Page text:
Note that for neighboring datasets and , the corresponding neighboring histograms and can differ in all positions by at most , i.e. . In some instances, one user can only impact the count on at most a fixed number of coordinates. We then say that are restricted sensitivity neighbors if and .
The algorithms we describe will only need access to a histogram , where we drop when it is clear from context. We will be analyzing the privacy loss of an individual user over many different top, top queries on a larger, overall dataset. Consider the example where we want to know the top articles that distinct users engaged with, then we want to know the top articles that distinct users engaged with in Germany, and so on. A user’s data can be part of each input histogram, so we want to compose the privacy loss across many different queries.
In our algorithms, we will add noise to the histogram counts. The noise distributions we consider are from a Gumbel random variable or a Laplace random variable where
has PDF , has PDF , and(1) 
3 Main Algorithm and Results
We now present our main algorithm for reporting the top domain elements and state its privacy guarantee. The limited domain procedure is given in Algorithm 1 and takes as input a histogram , parameter , some cutoff for the number of domain elements to consider, and privacy parameters . It then returns at most indices in relative rank order. At a high level, our algorithm can be thought of as solving the top problem with access to the true data, then from this set of histogram counts, adds noise to each count to determine the noisy top and include each index in the output only if its respective noisy count is larger than some noisy threshold. The noise that we add will be from a Gumbel random variable, given in (1), which has a nice connection with the exponential mechanism [25] (see Section 4). In later sections we will present its formal analysis and some extensions.
We now state its privacy guarantee.
Theorem 1.
Algorithm 1 is DP for any where
(2) 
Note that our algorithm is not guaranteed to output indices, and this is key to obtaining our privacy guarantees. The primary difficulty here is that the indices within the true top can change by adding or removing one person’s data. The purpose of the threshold, , is then to ensure that the probability of outputting any index in the top for histogram but not in the top for a neighboring histogram is bounded by . We give more highlevel intuition on this in Section 3.2.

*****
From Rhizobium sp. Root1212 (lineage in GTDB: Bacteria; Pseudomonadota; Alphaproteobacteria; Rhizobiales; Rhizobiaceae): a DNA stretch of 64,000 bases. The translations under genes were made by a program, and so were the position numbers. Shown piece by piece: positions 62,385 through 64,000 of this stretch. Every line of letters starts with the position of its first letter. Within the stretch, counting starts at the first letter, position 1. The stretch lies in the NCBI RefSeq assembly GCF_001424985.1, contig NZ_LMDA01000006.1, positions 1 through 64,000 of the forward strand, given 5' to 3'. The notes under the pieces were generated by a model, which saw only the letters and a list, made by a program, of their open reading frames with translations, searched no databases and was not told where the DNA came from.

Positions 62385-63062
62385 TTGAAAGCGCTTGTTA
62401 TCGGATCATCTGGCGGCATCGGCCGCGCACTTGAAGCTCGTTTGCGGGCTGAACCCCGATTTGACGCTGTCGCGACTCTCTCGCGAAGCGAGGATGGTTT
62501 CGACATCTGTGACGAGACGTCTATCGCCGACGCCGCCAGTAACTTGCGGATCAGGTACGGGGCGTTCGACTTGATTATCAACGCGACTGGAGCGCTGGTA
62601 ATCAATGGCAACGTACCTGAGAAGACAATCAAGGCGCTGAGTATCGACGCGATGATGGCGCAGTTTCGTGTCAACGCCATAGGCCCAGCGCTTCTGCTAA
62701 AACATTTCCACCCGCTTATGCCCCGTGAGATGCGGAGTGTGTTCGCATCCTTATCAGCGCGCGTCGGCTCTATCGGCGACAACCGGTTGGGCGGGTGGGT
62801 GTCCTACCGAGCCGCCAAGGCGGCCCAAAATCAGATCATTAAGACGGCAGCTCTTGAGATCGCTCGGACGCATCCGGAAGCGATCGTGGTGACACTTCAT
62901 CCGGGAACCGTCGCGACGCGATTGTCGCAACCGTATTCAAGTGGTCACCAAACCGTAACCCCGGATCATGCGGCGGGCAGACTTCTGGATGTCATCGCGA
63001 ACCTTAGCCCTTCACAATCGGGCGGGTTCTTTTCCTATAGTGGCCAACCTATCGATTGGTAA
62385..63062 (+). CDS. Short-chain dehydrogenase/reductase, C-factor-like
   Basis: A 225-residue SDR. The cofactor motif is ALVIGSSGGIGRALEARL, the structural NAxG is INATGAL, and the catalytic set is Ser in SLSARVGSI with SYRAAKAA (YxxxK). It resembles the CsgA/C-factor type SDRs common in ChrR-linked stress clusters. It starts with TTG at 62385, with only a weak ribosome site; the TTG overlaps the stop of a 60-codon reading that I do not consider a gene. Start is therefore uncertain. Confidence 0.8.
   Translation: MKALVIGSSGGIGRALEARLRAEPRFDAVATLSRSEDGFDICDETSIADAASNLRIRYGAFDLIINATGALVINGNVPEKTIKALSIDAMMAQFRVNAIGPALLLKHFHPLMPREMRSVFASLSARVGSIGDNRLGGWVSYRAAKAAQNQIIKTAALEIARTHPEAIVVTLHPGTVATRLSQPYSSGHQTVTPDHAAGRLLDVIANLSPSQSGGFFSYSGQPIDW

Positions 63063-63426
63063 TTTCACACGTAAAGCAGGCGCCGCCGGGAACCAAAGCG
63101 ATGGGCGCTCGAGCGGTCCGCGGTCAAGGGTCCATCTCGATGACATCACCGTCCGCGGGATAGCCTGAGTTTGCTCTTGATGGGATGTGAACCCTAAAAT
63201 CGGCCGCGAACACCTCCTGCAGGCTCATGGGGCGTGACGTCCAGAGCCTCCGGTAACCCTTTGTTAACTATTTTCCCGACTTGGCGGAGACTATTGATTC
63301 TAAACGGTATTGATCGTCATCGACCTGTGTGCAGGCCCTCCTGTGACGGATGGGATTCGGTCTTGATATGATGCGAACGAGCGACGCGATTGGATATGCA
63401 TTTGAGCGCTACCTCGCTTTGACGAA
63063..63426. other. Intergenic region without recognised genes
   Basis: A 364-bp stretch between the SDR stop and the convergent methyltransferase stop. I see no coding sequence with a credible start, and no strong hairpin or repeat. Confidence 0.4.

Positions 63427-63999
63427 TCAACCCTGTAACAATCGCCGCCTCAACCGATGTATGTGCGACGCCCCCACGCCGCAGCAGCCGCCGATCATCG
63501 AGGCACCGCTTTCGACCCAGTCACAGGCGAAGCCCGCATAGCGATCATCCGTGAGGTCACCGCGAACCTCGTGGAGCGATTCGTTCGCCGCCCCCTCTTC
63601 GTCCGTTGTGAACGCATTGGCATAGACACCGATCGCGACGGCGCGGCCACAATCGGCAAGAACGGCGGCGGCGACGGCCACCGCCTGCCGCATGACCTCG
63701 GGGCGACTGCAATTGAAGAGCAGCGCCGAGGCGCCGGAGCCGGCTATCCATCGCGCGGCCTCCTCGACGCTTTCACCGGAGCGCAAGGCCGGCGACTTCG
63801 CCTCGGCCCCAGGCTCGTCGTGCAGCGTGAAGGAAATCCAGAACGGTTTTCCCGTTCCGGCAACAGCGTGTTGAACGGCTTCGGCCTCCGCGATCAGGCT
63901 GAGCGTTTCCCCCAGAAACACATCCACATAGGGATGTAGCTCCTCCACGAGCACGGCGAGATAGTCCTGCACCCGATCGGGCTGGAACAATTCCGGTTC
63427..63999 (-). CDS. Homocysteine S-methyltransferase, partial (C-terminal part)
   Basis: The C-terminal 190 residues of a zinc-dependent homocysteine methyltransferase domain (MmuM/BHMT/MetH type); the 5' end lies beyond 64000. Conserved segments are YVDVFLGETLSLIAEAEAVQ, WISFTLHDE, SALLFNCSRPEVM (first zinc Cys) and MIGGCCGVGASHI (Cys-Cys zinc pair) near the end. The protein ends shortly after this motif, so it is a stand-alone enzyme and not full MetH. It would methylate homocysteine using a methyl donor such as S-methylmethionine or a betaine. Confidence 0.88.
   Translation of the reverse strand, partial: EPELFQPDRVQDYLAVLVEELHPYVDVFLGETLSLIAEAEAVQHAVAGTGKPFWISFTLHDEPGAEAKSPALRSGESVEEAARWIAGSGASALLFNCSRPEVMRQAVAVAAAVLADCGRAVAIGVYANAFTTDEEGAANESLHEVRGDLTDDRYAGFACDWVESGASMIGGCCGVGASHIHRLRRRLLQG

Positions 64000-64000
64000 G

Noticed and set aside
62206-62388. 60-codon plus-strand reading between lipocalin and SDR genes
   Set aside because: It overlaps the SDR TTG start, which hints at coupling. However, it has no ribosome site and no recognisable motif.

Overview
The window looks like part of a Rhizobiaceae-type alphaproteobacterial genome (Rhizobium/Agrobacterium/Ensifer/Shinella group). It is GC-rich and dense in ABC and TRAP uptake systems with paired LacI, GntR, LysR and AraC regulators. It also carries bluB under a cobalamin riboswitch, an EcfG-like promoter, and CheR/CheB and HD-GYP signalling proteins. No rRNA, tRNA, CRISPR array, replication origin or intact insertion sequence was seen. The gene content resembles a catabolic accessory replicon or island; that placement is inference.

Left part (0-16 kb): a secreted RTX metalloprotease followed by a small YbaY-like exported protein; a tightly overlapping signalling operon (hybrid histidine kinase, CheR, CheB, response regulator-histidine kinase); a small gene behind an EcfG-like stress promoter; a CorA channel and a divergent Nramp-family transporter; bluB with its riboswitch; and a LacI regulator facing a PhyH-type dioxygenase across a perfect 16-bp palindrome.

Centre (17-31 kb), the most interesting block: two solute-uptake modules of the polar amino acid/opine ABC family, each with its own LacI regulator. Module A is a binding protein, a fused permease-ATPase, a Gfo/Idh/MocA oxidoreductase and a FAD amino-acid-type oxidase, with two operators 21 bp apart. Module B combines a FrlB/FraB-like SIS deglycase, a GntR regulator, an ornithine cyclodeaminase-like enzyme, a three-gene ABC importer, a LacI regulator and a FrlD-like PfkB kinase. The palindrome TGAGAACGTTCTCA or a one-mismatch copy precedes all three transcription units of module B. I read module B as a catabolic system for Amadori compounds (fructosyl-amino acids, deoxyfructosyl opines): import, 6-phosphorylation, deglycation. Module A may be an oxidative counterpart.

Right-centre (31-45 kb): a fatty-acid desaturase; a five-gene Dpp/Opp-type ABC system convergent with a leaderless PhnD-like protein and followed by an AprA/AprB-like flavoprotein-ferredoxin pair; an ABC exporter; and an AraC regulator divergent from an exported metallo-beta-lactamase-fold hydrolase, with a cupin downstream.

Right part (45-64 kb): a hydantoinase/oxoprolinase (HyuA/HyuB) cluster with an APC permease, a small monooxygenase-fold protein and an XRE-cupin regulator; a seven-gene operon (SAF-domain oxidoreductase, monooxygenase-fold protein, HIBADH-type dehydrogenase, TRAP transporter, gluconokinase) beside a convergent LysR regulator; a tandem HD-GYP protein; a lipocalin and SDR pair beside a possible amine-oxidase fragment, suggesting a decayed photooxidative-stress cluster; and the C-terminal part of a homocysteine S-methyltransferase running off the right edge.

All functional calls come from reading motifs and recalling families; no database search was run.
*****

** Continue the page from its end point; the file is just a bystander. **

In order to maximize the probability of outputting indices, we want to minimize our threshold value. Accordingly, whenever we have restricted sensitivity such that , we can simply choose to be as large as is computationally feasible because that will minimize our threshold . However, if the sensitivity is unrestricted or quite large, it becomes natural to consider how to set , as there becomes a tradeoff where is decreasing in whereas is increasing in . Ideally, we would set to be a point within the histogram in which we see a sudden drop, but setting it in such a data dependent manner would violate privacy. Instead, we will simply consider the optimization problem of finding index that minimizes (and is computationally feasible), and we will solve this problem with standard DP techniques.
Lemma 3.1 (Informal).
We can find a noisy estimate of the optimal parameter for a given histogram , and this will only increase our privacy loss by substituting for in the guarantees in Theorem 1.
Paywhatyouget Composition
While the privacy loss for Algorithm 1 will be a function of regardless of whether it outputs far fewer than indices, we can actually show that in making multiple calls to this algorithm, we can instead bound the privacy loss in terms of the number of indices that are output. More specifically, we will instead take the length of the output for each call to Algorithm 1, which is not deterministic, and ensure that the sum of these lengths does not exceed some . Additionally, we need to restrict how many individual top queries can be asked of our system, which we denote as . Accordingly, the privacy loss will then be in terms of and . We detail the multiple calls procedure in Algorithm 2.
From a practical perspective, this means that if we allowed a client to make multiple top queries with a total budget of , whenever a top query was made their total budget would only decrease in the size of the output, as opposed to . We will further discuss in Section 3.1 how this property in some ways can actually provide higher utility than standard approaches that have access to the full histogram and must output indices. We then have the following privacy statement.
Theorem 2.
For any , in Algorithm 2 is DP where
(3) 
Extensions
We further consider the restricted sensitivity setting, where any individual can change at most counts. Algorithm 1 allowed for a smaller additive factor of on the threshold for this setting, but the privacy loss for was still in terms of . The primary reason for this is that, unlike noise, adding noise to a value and releasing this estimate is not differentially private. Accordingly, if we instead run Algorithm 1 with noise, then we can achieve a dependency on the . We note that adding noise instead will not allow us to provably achieve the same guarantees as Theorem 1, and we discuss some of the intuition for this later.